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An Interview with Ramesh Jain
Refining the search engine

Ubiquity, Volume 2004 Issue September | BY Ubiquity staff 


Full citation in the ACM Digital Library

The vast amount of information on the internet is growing every day -- it's enough to gag a google search. Researcher Ramesh Jain offers up new strategies for information retrival.

Researcher, entrepreneur and teacher Ramesh Jain is currently professor of computer science at the Georgia Institute of Technology. His previous appointments include similar positions at the University of Michigan, Ann Arbor, and the University of California, San Diego. He has founded three companies (PRAJA, Virage, and ImageWare), and his numerous books and articles include "Machine Vision," a textbook used at several universities. He serves on the editorial boards of several magazines in multimedia, business and image and vision processing.

UBIQUITY: Let's talk today about Web searching strategies. Do you think that search technology is now in an evolutionary stage, or is it entering stage better thought of as revolutionary?

JAIN: I think both processes are going to work together: there will be an evolutionary process but I don't think it's going to take us to the solution that we are looking for. There will also be some revolutionary things coming down the line, but in my opinion they're not going to happen in the next few years, because people are not frustrated enough with the current approaches. For example, today I'll use Google and complain about it, but it has not become so frustrating for me that I'd say, "Enough of this, I'm going to do something else!" And when I say this about myself, as someone who's already thinking about search techniques, then the same point could be made even more strongly for the common person, for whom searching has not become all that frustrating yet. But it is going to be soon in my opinion.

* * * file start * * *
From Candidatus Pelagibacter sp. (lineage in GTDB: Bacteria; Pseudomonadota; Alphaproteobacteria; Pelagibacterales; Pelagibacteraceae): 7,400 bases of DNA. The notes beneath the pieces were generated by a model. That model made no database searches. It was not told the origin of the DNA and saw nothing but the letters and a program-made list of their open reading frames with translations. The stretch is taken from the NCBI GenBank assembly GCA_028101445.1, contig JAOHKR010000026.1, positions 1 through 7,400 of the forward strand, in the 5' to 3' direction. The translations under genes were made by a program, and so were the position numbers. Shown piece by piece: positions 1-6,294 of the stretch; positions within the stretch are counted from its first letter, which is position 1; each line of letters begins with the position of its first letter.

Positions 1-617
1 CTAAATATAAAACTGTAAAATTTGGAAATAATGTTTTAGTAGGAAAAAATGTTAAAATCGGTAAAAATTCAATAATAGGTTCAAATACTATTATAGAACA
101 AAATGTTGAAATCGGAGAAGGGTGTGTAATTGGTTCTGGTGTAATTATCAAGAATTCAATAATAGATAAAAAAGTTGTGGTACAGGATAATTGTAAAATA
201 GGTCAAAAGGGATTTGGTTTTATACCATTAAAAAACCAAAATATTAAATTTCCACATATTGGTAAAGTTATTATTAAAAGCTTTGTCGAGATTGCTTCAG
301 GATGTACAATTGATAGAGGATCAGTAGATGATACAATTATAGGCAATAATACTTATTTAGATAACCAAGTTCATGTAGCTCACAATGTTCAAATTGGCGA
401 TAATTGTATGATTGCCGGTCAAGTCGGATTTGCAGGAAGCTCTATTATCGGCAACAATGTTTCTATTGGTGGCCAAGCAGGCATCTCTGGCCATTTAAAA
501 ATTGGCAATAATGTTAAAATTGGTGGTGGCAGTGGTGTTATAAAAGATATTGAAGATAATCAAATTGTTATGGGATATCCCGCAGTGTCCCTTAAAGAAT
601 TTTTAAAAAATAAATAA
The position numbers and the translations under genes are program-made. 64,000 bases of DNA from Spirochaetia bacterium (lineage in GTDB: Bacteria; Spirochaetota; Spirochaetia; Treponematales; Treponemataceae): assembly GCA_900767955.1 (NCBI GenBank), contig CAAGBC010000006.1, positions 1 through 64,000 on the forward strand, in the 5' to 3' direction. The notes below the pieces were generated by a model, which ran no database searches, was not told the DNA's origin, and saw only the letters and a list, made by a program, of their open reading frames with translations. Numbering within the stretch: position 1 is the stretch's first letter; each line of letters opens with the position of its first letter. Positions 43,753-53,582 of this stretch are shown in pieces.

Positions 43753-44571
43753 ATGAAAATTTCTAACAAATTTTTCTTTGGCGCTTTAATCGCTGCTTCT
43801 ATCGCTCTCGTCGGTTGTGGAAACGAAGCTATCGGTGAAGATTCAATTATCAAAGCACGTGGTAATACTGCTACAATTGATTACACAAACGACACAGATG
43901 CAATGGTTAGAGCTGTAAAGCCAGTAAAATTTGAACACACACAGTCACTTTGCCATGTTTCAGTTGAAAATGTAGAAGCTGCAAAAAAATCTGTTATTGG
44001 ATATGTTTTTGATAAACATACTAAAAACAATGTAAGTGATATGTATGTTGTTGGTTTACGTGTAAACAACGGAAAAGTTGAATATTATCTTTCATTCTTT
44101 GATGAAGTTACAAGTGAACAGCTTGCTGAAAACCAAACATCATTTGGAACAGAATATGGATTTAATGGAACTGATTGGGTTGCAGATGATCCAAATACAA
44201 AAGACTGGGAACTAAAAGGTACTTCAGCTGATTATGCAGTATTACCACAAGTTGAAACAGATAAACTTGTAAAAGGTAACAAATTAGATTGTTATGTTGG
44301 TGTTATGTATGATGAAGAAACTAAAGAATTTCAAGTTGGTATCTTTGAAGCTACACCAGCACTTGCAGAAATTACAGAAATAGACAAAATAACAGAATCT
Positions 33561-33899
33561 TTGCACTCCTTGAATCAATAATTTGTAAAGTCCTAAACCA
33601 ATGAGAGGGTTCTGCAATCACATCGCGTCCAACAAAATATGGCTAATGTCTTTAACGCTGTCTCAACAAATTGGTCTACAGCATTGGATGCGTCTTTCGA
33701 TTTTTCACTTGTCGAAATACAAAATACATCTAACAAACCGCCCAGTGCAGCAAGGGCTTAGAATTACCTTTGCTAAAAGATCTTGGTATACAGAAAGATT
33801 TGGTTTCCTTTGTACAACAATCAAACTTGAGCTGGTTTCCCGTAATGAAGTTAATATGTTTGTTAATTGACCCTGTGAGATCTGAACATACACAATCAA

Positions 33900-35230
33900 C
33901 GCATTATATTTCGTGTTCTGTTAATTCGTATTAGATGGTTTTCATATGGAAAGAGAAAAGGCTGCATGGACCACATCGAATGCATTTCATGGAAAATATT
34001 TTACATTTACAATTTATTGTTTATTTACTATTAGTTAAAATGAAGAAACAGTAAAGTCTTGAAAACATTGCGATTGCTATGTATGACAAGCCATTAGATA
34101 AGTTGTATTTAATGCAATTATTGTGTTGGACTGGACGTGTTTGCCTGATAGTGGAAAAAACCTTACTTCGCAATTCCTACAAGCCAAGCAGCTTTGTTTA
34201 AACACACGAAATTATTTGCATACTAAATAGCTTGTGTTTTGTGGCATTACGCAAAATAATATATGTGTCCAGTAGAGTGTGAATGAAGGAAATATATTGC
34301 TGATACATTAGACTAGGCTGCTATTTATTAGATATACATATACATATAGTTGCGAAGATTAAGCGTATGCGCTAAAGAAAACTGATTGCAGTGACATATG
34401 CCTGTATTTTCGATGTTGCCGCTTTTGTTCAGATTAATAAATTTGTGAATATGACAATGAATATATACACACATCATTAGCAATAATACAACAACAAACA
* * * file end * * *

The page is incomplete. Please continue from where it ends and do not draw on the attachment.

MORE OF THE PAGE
UBIQUITY: What do you think are the main characteristics of this frustration?

JAIN: A variety of different things, of course. Number one is that the amount of data is continuously increasing — the amount of data that Google throws up at me is increasing really fast. Now their ranking algorithms work in very well-defined cases, so that for example if I am looking for a restaurant in Atlanta with a certain kind of food, my Web search is going to work extremely well. But if I am looking for so-called "lifestyle" restaurants, it's not going to work that well. So if the problem is very well-defined, then the answer will be very well-defined, whereas ill-defined, unstructured problems are of course the hardest to solve.